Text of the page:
What does "Segmentation" mean?

Definition of Segmentation in the context of A/B testing (online controlled experiments).

What is Segmentation?

Aliases: subgroup analysis

Segmentation in an A/B test is the practice of analyzing the performance of a primary or secondary outcome variable for particular sub-groups of the users in the experiment. For example, one might compare the effect of the treatment based on the type of device used (desktop, mobile, tablet), the geographical location of the user, the user browser, demographic information, historical interactions with the website or business and so on.

The benefit of analyzing segments is that they can uncover highly uneven effect sizes and even effects of opposite sign which might be cancelling each other out in the overall metric. Segmentation is valuable when one can act on any observed significant difference. For example segmenting by device type or location is useful since, to an extent, the user experience can be tailored based on these parameters. Segmenting based on non-actionable parameters is only useful in an inferential manner.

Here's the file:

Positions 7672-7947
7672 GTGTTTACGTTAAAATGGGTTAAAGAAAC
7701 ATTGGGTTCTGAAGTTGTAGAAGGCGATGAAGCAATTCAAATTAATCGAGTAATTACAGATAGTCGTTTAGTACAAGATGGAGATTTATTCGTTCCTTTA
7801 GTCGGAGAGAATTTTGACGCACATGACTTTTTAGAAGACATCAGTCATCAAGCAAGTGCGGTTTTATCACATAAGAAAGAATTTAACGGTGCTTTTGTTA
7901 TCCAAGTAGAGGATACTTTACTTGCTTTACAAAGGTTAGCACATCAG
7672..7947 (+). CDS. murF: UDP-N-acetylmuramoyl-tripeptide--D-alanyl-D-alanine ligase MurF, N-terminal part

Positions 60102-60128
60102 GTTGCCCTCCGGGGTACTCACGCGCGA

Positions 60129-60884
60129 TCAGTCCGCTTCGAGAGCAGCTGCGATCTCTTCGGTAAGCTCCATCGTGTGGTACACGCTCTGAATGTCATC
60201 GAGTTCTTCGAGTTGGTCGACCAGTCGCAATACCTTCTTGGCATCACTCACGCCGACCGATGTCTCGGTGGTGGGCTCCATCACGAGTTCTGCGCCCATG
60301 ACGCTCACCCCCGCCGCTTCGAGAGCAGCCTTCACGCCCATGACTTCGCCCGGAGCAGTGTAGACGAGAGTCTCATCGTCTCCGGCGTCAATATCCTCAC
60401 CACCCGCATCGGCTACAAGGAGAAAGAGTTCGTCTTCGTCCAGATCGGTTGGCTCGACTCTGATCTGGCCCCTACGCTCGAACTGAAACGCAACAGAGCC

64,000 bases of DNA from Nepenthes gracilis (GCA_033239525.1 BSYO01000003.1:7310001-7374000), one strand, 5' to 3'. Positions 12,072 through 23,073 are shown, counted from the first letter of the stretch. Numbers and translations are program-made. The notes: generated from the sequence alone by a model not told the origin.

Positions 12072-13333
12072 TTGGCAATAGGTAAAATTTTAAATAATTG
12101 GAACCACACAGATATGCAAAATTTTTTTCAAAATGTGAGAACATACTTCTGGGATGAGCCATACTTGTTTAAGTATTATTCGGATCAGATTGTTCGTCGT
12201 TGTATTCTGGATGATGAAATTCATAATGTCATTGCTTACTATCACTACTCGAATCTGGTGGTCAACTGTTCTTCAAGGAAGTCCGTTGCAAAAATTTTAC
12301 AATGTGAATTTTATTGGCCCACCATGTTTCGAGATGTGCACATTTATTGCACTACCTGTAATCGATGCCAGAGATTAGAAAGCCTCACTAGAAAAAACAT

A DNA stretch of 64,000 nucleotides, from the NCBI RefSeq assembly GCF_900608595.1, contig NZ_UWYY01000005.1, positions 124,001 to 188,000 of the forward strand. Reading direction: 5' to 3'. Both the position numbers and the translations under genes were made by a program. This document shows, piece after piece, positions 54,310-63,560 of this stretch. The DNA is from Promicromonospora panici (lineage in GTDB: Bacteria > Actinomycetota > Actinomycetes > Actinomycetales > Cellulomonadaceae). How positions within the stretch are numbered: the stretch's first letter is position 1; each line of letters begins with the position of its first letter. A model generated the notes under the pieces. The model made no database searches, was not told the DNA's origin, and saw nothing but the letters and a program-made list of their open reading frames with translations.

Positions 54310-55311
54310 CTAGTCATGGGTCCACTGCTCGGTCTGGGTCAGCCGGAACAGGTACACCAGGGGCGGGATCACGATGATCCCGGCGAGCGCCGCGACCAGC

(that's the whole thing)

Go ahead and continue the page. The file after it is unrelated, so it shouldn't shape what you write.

Performing a significance test on multiple segments amounts to multiple testing if one would act on the test as a whole based on the performance of a singe segment. p-value adjustments using the Sidak correction would be necessary in this case. If one would act only on the segment analyzed the situation becomes a bit more complex: on one hand, one is only considering the data for that segment in the p-value calculation, but on the other a CRO should still be mindful of the fact that by doing significance tests on many segments the probability of some of them to come up statistically significant is quite high, even if there is no particular effect in any segment.

A sound approach seems to be to actually consider the analysis of each segment as a more or less separate test, performing a risk-reward analysis to establish an acceptable significance threshold based on the particular segment. Naturally, it would be best if this is done before the main A/B test is performed, but it increases the complexity of the overall design. If done entirely post-hoc such a form risk/reward analysis can still be helpful in determining what level of significance would be acceptable for this particular segment given the cost of implementation and the risk if things go wrong.

When analyzing segments who are unevenly weighted a conversion rate optimization specialist should be aware of the potential for the Simpson's paradox.

Related A/B Testing terms

Multiple Testing

Articles on Segmentation

Glossary Index by Letter


Select a letter to see all A/B testing terms starting with that letter or visit the Glossary homepage to see all.